EDITORIAL:

Destigmatizing UFO research can bring needed clarity to Americans

Image

Laura Rauch / Associated Press file

In this April 10, 2002, photo, a vehicle moves along the Extraterrestrial Highway near Rachel, the closest town to Area 51.

The U.S. government is finally giving the subject of UFOs the serious study it deserves, which is a breath of fresh air after decades of efforts to explain away the phenomena and downplay legitimate concerns about it.

Here’s the stark truth about UFOs, stripped of their punchline status: While the history of these objects is replete with mistaken sightings, hype, hysteria and fraud, they’re also the source of legitimate issues that merit objective, science-based study.

Now, thanks in part to efforts by Nevada’s own Harry Reid, the Defense Department has expanded its investigation into UFOs. In addition to establishing a special task force, and publicly acknowledging its existence, the Pentagon has taken steps to destigmatize the issue by encouraging military pilots and others to report sights and by verifying images of UFOs from on-board cameras of Navy jet fighters.

In addition, a full government report on UFOs is expected to be released in June after being ordered in the 2021 Intelligence Authorization Act.

Reid, the former Senate majority leader, helped lay the groundwork for the efforts we’re seeing today by securing $22 million for UFO research that began in 2007. Reid’s interest in the subject was partly prompted by Bigelow Aerospace founder Robert Bigelow, a passionate proponent of UFO study, and investigative reporter George Knapp.

“The science tells us that we have unidentified flying objects,” Reid told reporter C. Moon Reed for a feature published Sunday in the Las Vegas Sun. “Some can be identified because of weather and different things. But generally speaking, all these sightings are not explainable by credible evidence that we have. Where they exist, what they are — we don’t know yet.”

Reid is correct about these sightings.

As reported recently by The New Yorker, previous government studies found that 95% of sightings could be chalked up to simple misreporting — people coming to the wrong conclusions after seeing weather balloons, atmospheric phenomena, Venus or other bright objects in the sky, or formerly classified aircraft such as the Stealth bomber.

But that leaves 5% of sightings — which amounts to dozens and dozens of reports per year — without a clear explanation.

These include reports from military and civilian pilots, radar and satellite readings, and corroborated eyewitness accounts. Alarmingly, these unexplained objects have been sighted over the White House, near missile bases and airports.

John Ratcliffe, the former director of National Intelligence, put it this way during a recent interview with Fox News: “When we talk about sightings, we are talking about objects that have been seen by Navy or Air Force pilots, or have been picked up by satellite imagery, that frankly engage in actions that are difficult to explain, movements that are hard to replicate, that we don’t have the technology for, or are traveling at speeds that exceed the sound barrier without a sonic boom.”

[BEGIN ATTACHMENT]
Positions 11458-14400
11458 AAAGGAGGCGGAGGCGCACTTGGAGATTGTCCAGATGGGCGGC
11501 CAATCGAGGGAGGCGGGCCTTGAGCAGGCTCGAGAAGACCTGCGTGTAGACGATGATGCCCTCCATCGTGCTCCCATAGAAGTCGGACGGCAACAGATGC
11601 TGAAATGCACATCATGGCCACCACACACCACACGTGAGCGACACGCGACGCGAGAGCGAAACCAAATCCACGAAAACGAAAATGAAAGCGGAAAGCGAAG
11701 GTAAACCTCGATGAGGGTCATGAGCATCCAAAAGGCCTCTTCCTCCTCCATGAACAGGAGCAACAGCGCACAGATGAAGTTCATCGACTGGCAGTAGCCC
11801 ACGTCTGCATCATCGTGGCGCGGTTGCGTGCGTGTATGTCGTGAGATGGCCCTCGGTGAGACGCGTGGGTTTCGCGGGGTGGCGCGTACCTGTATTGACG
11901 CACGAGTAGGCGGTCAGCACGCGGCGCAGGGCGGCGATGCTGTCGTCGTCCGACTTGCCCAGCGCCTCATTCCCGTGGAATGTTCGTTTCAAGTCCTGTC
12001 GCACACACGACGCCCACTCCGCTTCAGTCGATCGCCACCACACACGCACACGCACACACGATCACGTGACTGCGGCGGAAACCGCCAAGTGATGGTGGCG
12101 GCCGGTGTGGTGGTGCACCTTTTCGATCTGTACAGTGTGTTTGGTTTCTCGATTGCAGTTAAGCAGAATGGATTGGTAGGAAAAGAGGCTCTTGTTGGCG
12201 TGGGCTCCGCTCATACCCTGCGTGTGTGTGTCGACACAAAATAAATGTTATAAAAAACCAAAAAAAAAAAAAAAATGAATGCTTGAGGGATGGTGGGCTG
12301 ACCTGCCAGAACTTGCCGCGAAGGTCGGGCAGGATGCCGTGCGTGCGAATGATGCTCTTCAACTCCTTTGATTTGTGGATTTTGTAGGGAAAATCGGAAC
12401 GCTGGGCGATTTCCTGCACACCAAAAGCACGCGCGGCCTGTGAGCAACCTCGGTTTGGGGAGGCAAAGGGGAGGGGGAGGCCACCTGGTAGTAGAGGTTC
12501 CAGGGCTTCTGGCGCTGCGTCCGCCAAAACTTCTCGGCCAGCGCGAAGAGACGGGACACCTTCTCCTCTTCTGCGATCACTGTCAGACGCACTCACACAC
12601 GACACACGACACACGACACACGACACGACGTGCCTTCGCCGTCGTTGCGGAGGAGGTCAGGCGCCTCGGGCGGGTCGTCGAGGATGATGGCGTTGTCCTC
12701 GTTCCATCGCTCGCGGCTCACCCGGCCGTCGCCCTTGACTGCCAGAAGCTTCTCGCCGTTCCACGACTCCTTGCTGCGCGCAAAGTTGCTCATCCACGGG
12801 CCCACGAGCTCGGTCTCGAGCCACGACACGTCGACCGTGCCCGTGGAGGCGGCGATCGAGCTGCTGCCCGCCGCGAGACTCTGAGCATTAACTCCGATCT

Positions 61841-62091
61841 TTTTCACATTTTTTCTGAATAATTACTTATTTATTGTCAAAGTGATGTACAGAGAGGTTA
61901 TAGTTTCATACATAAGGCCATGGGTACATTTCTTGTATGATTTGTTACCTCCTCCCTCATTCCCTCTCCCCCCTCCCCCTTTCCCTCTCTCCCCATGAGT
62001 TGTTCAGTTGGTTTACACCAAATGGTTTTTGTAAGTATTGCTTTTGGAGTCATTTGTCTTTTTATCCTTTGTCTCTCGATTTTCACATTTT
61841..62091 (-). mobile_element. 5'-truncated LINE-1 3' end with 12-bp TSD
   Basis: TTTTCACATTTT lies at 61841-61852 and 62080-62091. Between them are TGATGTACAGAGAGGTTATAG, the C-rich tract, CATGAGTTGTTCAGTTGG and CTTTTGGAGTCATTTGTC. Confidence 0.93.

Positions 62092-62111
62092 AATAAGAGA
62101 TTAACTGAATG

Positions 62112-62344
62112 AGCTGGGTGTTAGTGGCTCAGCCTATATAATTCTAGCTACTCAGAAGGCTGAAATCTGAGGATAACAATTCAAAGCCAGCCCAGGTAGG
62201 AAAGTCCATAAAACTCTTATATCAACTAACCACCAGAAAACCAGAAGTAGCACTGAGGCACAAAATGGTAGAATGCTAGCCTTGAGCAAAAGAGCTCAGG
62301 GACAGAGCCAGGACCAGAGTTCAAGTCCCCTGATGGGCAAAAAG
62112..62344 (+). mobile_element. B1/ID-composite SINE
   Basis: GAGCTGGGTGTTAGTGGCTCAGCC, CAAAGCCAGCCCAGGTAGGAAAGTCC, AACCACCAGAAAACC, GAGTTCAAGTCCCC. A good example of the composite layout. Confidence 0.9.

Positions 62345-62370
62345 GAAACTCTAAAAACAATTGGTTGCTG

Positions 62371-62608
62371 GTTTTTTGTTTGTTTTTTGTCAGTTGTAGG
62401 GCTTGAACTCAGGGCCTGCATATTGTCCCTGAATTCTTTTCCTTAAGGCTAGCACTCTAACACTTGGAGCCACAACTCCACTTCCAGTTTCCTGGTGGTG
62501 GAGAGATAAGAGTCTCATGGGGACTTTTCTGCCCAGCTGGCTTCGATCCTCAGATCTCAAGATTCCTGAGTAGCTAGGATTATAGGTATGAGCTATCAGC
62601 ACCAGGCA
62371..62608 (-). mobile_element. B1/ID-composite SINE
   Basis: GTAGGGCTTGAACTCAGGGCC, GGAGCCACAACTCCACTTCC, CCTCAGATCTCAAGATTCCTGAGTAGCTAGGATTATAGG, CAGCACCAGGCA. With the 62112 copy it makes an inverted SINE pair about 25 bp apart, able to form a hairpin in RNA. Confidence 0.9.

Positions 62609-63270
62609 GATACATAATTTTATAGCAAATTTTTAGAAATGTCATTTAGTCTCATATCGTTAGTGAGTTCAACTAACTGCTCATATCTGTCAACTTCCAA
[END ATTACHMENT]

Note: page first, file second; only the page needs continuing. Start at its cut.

Serious observers stress that the topic of UFOs doesn’t necessarily require one to believe in visiting alien life. Sightings could be of craft built by rival nations using technology we don’t understand. Hence there is a national security interest in openly talking about credible sightings that can’t be explained.

Now it’s past time for the government to tell us what it knows — or what it doesn’t know — about these reports. The military’s history of being elusive and dismissive about the issue has created fertile ground for speculation and misinformation.

Are these objects coming from outer space? Are they advanced-technology weaponry developed by military forces?

We don’t know, but the new approach puts us on a much better path to finding out.

For far too long, scientists and others with rational concerns on the subject faced ridicule and career damage in coming forward. At best, they might be seen as well-meaning kooks who believed in “little green men”; at worst they might be labeled as delusional or paranoid.

That’s one reason the mainstream acceptance of UFO studies is so meaningful — it brings the issue out into the open and destigmatizes it.

Knapp, a longtime KLAS-TV investigative reporter who has devoted serious coverage to UFOs for decades, understands the value of the new approach at a personal and professional level. After enduring ridicule for his work, he’s relieved to see the issue come to the forefront.

“All the stuff that is happening right now, all of these stories that are breaking about UFOs in major media, trace their roots to Las Vegas. And that’s because of Sen. Reid,” he told the Sun. “It’s astounding. I never thought I would see this moment. I’ve been working at it for more than 30 years, plugging away on the UFO story, and it’s been a really long, lonely slog.”

How the new studies will turn out is anybody’s guess, but it’s appropriate that the subject is no longer being treated as a joke or a science-fiction fantasy.

It’s long overdue to turn an unbiased eye to the skies and try to learn what’s truly going on up there.